Hugo Keenan played well overall at fullback, covering plenty of ground, reading the game well and taking some fine catches, even if he slightly misread Owen Farrell’s cross-kick and mistimed his jump. However, Ireland’s narrow defence off England’s close-in drives led to James Lowe being sucked in and Keenan in a one-on-one with May, who is exceptionally good in the air as well as on the ground.
Even so, Stockdale – while not having any defending to do – provided more of a threat going forward and was quick out of the traps in catching Billy Burns’ typically well-weighted chip on the full to then beat Dan Robson for his try. The other lesson, if you can’t through them go around them, behind them or over them.
Save for the Earls’ chance, the closest Ireland came to converting the mountain of carries and recycles into tries was when Farrell was held up over the line by Henry Slade after a lovely grubber by Ross Byrne.
Too many of Ireland’s carries were not only straight but from behind the gain line and after some effective grubbers in the opening exchanges Ireland seemed to largely abandon that ploy. Nor did we see one of Byrne’s normally pinpoint cross kicks.
Still, winning that second half 7-6 did constitute a mini-victory, along with more like breaks (6-3) and offloads (5-1), and the Irish players and head coach clearly came away from this game less defeatist than previously.
There were also big performances from Andrew Porter, James Ryan, O’Mahony, Caelan Doris and Keith Earls, while proactive use of the bench resulted in Rob Herring and Iain Henderson bringing some measure of control to the line-out, Conor Murray added some calmness at scrumhalf (bringing Chris Farrell into the game more with long skip passes) and Burns and Stockdale brought some invention.
Of course, no team is ever at full strength but throw Tadhg Furlong, Dan Leavy, Johnny Sexton and Garry Ringrose into the mix, and even, praise be, a few supporters at the Aviva Stadium for the finale to the 2021 Six Nations on March 20th, and Ireland would have a chance.
SCORING SEQUENCE – 17 mins: May try 5-0; 21 mins: May try, Farrell con 12-0; (half-time 12-0); 46 mins: Farrell pen 15-0; 52 mins: Farrell pen 18-0; 74 mins: Stockdale try, Burns con 18-7.
ENGLAND: Elliot Daly (Saracens); Jonathan Joseph (Bath Rugby), Ollie Lawrence (Worcester Warriors), Henry Slade (Exeter Chiefs), Jonny May (Gloucester Rugby); Owen Farrell (Saracens, capt), Ben Youngs (Leicester Tigers); Mako Vunipola (Saracens), Jamie George (Saracens), Kyle Sinckler (Bristol Bears); Maro Itoje (Saracens), Joe Launchbury (Wasps); Tom Curry (Sale Sharks), Sam Underhill (Bath Rugby), Billy Vunipola (Saracens).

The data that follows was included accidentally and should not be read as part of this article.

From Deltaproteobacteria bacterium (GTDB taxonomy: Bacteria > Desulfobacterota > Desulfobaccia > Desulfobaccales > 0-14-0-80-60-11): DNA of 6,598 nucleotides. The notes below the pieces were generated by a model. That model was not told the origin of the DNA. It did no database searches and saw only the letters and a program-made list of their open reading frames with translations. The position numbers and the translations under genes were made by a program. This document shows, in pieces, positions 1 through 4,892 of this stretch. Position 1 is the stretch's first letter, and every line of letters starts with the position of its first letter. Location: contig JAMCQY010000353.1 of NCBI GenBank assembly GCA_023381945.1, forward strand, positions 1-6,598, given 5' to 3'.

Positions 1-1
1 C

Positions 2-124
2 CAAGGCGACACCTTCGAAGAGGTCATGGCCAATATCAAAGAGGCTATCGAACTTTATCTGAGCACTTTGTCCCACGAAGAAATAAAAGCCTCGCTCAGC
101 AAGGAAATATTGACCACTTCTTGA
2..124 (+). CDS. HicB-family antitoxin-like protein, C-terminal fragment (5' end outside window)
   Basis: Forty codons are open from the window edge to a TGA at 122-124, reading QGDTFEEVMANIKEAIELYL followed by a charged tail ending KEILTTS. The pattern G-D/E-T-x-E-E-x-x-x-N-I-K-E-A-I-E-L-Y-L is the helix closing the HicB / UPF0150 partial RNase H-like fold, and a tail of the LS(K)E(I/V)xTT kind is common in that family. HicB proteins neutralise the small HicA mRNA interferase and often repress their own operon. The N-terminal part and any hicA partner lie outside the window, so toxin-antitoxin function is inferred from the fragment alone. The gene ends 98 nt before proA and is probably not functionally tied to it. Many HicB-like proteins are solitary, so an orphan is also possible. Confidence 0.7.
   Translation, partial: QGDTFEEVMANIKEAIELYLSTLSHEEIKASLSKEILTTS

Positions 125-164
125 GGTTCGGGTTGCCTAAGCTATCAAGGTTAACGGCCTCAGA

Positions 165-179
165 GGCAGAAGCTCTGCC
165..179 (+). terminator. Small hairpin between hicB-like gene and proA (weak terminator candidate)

Replacements: Ben Earl (Bristol Bears) for Underhill, Dan Robson (Wasps) for Youngs (both 63 mins), Ellis Genge (Leicester Tigers) for M Vunipola (66 mins), Will Stuart (Bath Rugby) for Sinckler, Jonny Hill (Exeter Chiefs) for Launchbury, George Ford (Leicester Tigers) for Lawrence (all 70 mins), Max Malins (Bristol Bears) for Joseph (72 mins), Tom Dunn (Bath Rugby) for (80 mins).
IRELAND: Hugo Keenan (Leinster); Keith Earls (Munster), Chris Farrell (Munster), Bundee Aki (Connacht), James Lowe (Leinster); Ross Byrne (Leinster), Jamison Gibson-Park (Leinster); Cian Healy (Leinster), R Kelleher (Leinster), Andrew Porter (Leinster); Quinn Roux (Connacht), James Ryan (Leinster, capt); CJ Stander (Munster), Peter O’Mahony (Munster), Caelan Doris (Leinster).
Replacements: Rob Herring (Ulster) for Kelleher, Iain Henderson (Ulster) for Ryan, Conor Murray (Munster) for Gibson-Park (all 51 mins), Jacob Stockdale (Ulster) for (58 mins), Finlay Bealham (Connacht) for Healy, Will Connors (Leinster) for Stander (both 66 mins), Billy Burns (Ulster) for R Byrne (72 mins).
Referee: Pascal Gaüzère (France).